Gnome Sweet Gnome

Covered mag, presented by Gocompare.com
  • | by Kristian Dando

During the twentieth century, gnomes were a common – some might say too common – sight in Britain’s gardens. We just couldn’t get enough of them.

But if recent research from over 50s specialist Saga is to be believed, Britain’s love for the garden gnome appears to be at an all-time low. Just three per cent of people quizzed said that they loved the humble gnome, while two fifths of people thought that they were tacky.

In fact, 12 per cent of people confessed to actively HATING gnomes. Two per cent admitted to finding that they scared them – gnomophobia, anyone? But all’s not lost – according to the same research, 22 per cent of gardeners surveyed deemed gnomes to be fun, at 16 per cent thought they ‘brightened up’ gardens. Could the gnome, for so long a maligned horticultural adornment, be about to stage a kitsch comeback?

Knowing me, gnome-ing you

Much like HRH Queen Elizabeth II, the garden gnome is a quintessentially British institution that originates in Germany.

The ‘Gartenzwerg’ (‘garden elf’) started appearing in German gardens in the 19th century, and by the 1840s, it had spread to Britain when Sir Charles Edmund Isham brought 21 of the blighters back home. Only of them, Lampy (a replica of which is pictured), still survives, and he’s insured for a cool million quid.

Legend has it that gnomes would help out in people’s gardens at night when nobody’s around. And it’s been suggested that gnomes are part of a tradition which goes back to the Romans placing statues of Priapus, the impressively-endowed fertility god, in their garden to help improve their plants. However, your typical gnome is altogether more modest than his eye-popping forebearer (Google him, if you dare) - there’s a prize for anyone who finds one of these lurking in their nan’s begonias.

The rise and fall of the gnome

Gnomes flourished in the early twentieth century, with many regional variations on the garden elf. But the Second World War saw production dip – presumably people didn’t want to hazard buying gnomes for their gardens only to have them hit by a V2 rocket a week later. Not even the world’s biggest global conflict could crush the gnome's indefatigable spirit, and the he bounced back in the post-war period – in fact, former PM John Major’s Dad, Tom Major-Ball was a noted British manufacturer, after hanging up his leotard and retiring from the circus.

But by the 1960s, Britain started to turn on the gnome. Mass-production and a move from terracotta and clay to plastics had turned British attitudes against them. They’d become  naff. Passe. Gauche. Undesirable. The Royal Horticultural Society Chelsea Flower Show even banned garden gnomes from the competition, huffily claiming that gnomes ‘detract from the gardens’. The gnome’s fortunes were at an all-time low.

Gnome escape

Come the 1990s, things got even worse. Groups like the Gnome Liberation Front in France had started a practice which caused untold misery to gnome-loving gardeners and householders everywhere – GNOMING.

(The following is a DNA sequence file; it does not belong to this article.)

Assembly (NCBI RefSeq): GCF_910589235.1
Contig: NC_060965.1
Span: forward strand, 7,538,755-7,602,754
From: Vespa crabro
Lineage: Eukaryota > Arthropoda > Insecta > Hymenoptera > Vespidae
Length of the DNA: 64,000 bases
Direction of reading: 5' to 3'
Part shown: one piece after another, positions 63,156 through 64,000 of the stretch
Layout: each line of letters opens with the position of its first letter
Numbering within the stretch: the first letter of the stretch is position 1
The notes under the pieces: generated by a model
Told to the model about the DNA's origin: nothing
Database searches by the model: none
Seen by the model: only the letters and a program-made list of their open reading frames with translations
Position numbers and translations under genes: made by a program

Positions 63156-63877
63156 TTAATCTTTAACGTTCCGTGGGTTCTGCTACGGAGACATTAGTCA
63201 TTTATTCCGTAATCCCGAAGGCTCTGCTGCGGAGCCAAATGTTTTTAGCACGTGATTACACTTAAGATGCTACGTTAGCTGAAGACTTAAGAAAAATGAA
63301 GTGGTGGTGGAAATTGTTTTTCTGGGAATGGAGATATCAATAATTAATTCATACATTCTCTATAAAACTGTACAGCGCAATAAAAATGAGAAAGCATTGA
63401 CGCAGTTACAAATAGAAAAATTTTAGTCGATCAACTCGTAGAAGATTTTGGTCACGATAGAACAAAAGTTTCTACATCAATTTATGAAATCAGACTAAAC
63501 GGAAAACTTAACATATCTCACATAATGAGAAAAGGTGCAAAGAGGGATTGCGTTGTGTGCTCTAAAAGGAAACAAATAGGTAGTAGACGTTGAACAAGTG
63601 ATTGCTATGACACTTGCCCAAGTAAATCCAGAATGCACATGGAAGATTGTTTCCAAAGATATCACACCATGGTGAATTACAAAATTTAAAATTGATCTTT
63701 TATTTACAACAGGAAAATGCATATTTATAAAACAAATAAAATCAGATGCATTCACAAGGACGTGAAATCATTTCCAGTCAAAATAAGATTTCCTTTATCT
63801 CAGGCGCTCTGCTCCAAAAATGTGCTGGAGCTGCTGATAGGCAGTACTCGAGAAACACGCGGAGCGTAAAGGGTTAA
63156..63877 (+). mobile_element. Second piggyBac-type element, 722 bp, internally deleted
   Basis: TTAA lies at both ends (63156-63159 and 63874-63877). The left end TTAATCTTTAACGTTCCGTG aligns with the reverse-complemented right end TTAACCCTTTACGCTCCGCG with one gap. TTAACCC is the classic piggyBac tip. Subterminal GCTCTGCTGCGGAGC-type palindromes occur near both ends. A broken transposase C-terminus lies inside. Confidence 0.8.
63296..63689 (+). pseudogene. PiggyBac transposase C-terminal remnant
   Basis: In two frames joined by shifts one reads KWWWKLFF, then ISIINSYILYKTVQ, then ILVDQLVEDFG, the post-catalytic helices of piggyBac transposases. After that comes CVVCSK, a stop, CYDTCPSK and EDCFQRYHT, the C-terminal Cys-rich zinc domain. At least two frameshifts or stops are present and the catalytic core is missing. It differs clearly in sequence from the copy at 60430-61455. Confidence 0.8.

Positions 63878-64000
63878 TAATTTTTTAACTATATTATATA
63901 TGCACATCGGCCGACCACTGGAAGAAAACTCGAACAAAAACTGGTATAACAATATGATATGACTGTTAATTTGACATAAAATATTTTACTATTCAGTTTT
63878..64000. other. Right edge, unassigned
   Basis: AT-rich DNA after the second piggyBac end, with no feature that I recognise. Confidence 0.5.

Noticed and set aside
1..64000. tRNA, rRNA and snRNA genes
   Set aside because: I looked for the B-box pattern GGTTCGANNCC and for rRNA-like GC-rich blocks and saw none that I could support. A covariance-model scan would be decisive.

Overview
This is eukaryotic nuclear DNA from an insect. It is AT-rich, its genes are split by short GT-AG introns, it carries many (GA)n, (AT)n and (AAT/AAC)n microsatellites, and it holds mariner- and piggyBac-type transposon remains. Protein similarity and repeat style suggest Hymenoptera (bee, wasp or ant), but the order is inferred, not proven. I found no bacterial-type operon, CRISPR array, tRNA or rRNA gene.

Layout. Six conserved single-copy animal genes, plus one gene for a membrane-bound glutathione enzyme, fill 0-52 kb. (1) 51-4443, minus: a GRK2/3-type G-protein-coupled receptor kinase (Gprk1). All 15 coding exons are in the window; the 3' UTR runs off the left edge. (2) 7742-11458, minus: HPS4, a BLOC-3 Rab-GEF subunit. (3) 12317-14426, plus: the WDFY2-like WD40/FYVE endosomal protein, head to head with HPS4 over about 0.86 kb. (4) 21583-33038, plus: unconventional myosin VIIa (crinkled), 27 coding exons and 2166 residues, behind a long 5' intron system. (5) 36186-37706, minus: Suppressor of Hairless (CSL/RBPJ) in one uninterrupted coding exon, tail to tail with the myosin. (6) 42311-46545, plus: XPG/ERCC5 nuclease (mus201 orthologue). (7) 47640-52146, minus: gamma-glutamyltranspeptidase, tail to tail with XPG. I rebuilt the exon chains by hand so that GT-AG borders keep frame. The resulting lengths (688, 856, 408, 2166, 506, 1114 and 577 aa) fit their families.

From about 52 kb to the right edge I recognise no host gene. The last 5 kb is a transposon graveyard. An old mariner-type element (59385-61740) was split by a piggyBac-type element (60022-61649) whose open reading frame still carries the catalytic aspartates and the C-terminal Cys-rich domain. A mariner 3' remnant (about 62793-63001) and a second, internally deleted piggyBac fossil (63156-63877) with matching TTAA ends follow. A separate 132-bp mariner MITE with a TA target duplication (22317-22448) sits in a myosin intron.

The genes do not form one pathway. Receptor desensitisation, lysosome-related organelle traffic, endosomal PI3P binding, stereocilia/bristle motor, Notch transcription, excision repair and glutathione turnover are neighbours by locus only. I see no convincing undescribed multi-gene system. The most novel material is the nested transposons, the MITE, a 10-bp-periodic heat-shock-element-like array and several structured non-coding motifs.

This zany stunt involved ‘freeing’ a gnome from a garden and returning it to its ‘natural habitat’.  Over the course of 1997, the front had pilfered as many as 150 gnomes from gardens around Northern France, with its leader eventually receiving a suspended prison sentence for his nuisance actions and the group winding down activities before resurfacing for the odd prank in 2000 and 2006.

Some gnomes even ended up going on round-the-world trips, with their kidnappers posting pictures of their victims around the world. It was a minor internet meme for about, ooh, ten minutes in the early part of the 2000s.

There’s gnome business like show business

The 21st century obsession with celebrity has spread to our gardens – Dorset craftsman Kim Leacham makes celebrity gnomes to order. Here’s a selection of his work, including Lady Gaga, Alan Carr, Simon Cowell, coalition BFFs Nick Clegg and David Cameron, Cheryl Cole, and whacky Irish popsters Jedward.

King size gnome

There’s some dispute as to where the biggest gnome in the word resides. A 5.1 meter brute resides in Poland, but it was trumped by this  colossus from America. (Where else?) In Britain, we tend to keep our gnomes short and sweet, but you can see one of the biggest collections of garden gnomes in the world at the Gnome Reserve in Devon, which is home to over 1,000 gnomes and pixies.

Where now for the gnome?

We’re living in an age where the lines between hip and tragically naff are blurred beyond recognition – you only have to take a saunter around some of the eye-popping fashions and facial hair on display in ‘trendy’ North London districts of Dalston, Hoxton and Shoreditch to see this in full effect. So the gnome – for so long neglected and shunned by style-conscious gardeners – is primed for an ironic comeback. They even starred in a feature-length animated re-telling of Shakespeare’s Romeo & Juliet, imaginatively entitled 'Gnomeo & Juliet' in 2011. (Don’t ever let anybody tell you that the film industry is running out of ideas…) Horror lovers could even get their hands on this rather frightening zombie decoration. Whatever will they think of next?